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Venezuela: the bishops’ voice against repression, “we demand peace, dialogue and reconciliation”

Continuing demonstrations and protests in Venezuela: the death toll since April 1st reached 51. The humanitarian crisis is growing worse owing to lack of food, medicines and drinking water. The bishops decided to hold a special assembly that ended on May 18. In the final statement they call for dialogue and reconciliation, without failing to mention the grave responsibilities of law enforcement authorities. Caritas Venezuela denounced in a report that 11.4% of all children under the age of 5 are undernourished

Street protests in Venezuela are ongoing. The 51st victim is a paramedic killed in Tachira, in the western part of the Country. Also the humanitarian crisis is growing worse owing to lack of medicines and food, and to a stalled production system. Inflation skyrocketed to 720%, while half the number of children under 5 are at risk of malnutrition. The Government has planned a new Constituent Assembly, while the United States imposed sanctions against eight judges of Venezuela’s Supreme Court, responsible for having “usurped the authority of the democratically-elected Venezuelan Parliament.” The Government of Nicolas Maduro has branded US pressure external interference aimed at sowing chaos and at creating the conditions for foreign intervention. In fact, Venezuela has the largest oil reserves in the world, but even so the population is on its knees. Russian President Vladimir Putin conveyed his support to Maduro, hoping for “the success of the Venezuelan government in its efforts to normalize” the country. In this complex, difficult situation that has been lasting for the past month and a half, the bishops decided to hold a special assembly in Caracas, that ended on May 18.  In their pastoral exhortation they made appeals to dialogue and reconciliation, calling upon political leaders and law enforcement officers to end “all forms of violence, along with the disproportionate acts of repression.” On Sunday May 21st churches across the Country will celebrate a Day of fasting, prayer and solidarity for peace and reconciliation in the Country.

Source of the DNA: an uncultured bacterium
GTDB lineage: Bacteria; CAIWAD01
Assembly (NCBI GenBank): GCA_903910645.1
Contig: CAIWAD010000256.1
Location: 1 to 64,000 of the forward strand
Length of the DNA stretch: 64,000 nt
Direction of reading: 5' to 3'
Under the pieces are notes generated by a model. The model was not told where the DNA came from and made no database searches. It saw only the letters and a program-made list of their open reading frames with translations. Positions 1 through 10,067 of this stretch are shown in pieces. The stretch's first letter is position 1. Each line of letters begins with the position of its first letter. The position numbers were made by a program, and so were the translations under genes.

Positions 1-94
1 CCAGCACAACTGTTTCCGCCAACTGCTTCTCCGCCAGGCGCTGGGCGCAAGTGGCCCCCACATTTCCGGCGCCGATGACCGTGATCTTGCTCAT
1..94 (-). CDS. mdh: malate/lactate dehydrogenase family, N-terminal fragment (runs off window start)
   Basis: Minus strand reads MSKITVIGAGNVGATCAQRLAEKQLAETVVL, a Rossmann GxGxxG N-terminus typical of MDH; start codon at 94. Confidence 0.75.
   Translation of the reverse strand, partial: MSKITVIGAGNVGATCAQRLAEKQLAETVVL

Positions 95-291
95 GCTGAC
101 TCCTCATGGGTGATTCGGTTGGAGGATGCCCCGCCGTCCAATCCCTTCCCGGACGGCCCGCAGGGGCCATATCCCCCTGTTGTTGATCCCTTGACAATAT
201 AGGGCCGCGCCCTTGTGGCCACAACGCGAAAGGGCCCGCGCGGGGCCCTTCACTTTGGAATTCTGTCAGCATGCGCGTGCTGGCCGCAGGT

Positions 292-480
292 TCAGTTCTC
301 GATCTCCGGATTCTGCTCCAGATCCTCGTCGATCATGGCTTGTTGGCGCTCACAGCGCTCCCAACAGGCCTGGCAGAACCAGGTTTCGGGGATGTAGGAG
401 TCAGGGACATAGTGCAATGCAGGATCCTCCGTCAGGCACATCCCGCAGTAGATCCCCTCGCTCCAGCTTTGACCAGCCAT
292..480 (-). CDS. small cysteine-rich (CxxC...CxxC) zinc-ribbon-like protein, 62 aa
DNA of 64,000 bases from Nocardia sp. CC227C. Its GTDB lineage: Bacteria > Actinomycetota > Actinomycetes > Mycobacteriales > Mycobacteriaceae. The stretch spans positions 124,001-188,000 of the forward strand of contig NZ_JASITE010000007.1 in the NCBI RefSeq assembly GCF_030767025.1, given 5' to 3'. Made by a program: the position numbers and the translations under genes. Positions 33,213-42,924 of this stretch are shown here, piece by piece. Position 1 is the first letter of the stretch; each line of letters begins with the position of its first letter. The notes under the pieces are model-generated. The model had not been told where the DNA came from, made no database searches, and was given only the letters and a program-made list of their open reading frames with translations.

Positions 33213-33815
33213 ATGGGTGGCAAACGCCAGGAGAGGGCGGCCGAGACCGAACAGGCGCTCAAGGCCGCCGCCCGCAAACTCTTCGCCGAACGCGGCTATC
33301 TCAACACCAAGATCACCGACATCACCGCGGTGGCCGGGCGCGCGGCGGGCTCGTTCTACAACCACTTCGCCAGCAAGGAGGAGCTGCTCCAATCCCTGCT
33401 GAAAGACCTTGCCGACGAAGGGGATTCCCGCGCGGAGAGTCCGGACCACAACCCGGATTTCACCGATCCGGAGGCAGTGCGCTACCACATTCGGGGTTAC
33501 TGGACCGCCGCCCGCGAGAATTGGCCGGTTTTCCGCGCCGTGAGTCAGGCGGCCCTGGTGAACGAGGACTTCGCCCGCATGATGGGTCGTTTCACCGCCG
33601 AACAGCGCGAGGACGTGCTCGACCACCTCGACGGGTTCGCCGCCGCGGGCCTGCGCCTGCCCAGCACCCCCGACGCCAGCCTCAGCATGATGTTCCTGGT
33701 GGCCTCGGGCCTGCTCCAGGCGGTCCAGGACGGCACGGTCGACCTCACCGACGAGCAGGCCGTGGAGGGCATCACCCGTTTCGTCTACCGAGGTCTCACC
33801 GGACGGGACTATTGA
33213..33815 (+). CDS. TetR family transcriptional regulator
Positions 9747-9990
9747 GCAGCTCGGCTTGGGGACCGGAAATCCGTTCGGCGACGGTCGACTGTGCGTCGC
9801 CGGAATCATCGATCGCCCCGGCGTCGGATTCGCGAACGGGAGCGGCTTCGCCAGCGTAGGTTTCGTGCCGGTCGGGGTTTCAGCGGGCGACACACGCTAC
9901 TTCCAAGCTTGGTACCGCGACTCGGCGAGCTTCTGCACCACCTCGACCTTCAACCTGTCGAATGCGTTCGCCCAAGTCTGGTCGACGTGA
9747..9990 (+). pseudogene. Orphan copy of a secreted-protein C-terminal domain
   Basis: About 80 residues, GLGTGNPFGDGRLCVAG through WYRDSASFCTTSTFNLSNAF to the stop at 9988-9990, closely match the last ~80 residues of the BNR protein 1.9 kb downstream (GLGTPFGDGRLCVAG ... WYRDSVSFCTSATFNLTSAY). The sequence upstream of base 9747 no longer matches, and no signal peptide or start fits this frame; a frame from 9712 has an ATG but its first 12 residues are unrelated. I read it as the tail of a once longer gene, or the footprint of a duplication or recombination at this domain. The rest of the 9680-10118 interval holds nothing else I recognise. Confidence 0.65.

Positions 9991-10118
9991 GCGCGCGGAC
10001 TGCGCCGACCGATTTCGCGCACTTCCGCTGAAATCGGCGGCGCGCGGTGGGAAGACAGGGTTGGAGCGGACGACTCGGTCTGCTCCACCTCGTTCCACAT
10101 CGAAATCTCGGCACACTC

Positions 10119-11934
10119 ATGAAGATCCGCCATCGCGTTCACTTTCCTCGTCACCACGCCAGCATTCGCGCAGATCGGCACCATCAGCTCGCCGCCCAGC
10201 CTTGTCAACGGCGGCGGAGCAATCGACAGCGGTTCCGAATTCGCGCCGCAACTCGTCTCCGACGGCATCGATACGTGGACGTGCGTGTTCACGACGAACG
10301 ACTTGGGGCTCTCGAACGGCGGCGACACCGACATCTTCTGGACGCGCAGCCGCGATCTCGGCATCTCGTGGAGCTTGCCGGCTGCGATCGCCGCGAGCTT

The bishops: challenges and appeals. In the long 16-point document Venezuela’s Bishops’ listed the challenges that need to be faced to overcome the crisis. These are: “the commitment for peace”, creating “opportunities for encounter and dialogue aimed at the negotiation of real solutions”; the “prophetic condemnation” of “every aspect that harms citizens’ dignity”; “fraternal solidarity” towards “all those facing food and medicine shortage and price increases in their daily life”; charity and prayer. “We call upon the population to continue expressing their opinions in a peaceful way – they wrote -. The strong and legitimate appeal to respect citizens’ rights should not be marred by acts of violence.” The bishops urged to strengthen “the exercise of democracy” through “the electoral process, as enshrined in the Constitution”, reiterating their firm NO to a new Constituent Assembly. The bishops called upon political leaders “to be at the service of the people”; “open to dialogue with freedom and respect” and urged “the members of Armed Forces and Police, to be the guarantors and the defenders of the Constitution.” The bishops’ appeal is addressed, in particular, “to the conscience of the leaders before the death of so many citizens caused by abuses perpetrated by security forces and by repressive actions.” “The moral responsibility of actions that escalate into violence and deaths falls upon those who promote them, order them and allow them to take place”, they said.

Caritas, “a serious humanitarian crisis”. In the same days Caritas Venezuela released a report that denounces the serious humanitarian crisis, urgently demanding international aids. In some areas of the Country 11.4% of children under 5 already suffer from severe or moderate forms of malnutrition (for the World Heath Organization the threshold is 10%), half of the youngest ones run an imminent risk. Four years ago the rate of acute malnutrition was at 3%. “We are extremely worried – said Janeth Márquez, Director of Caritas Venezuela -. If we don’t intervene immediately it will be hard for these children to recover the nutritional growth curve.” According to the Report, over 8 families in ten, in the 31 parishes surveyed, have decreased their food intake. Almost 6 out of 10 said that some members of the family give up their meals to feed someone else. In most cases mothers give up their food for their children. 1 family in 12 rummages in waste cans outside restaurants or in garbage cans in search of food. People are running out of drinking water, hospitals finished their drug supplies, while mosquito-spread diseases are increasing. Caritas set up “sentinel centres” where parents can check the nutritional level of their children and be given food supplements and essential medicines.

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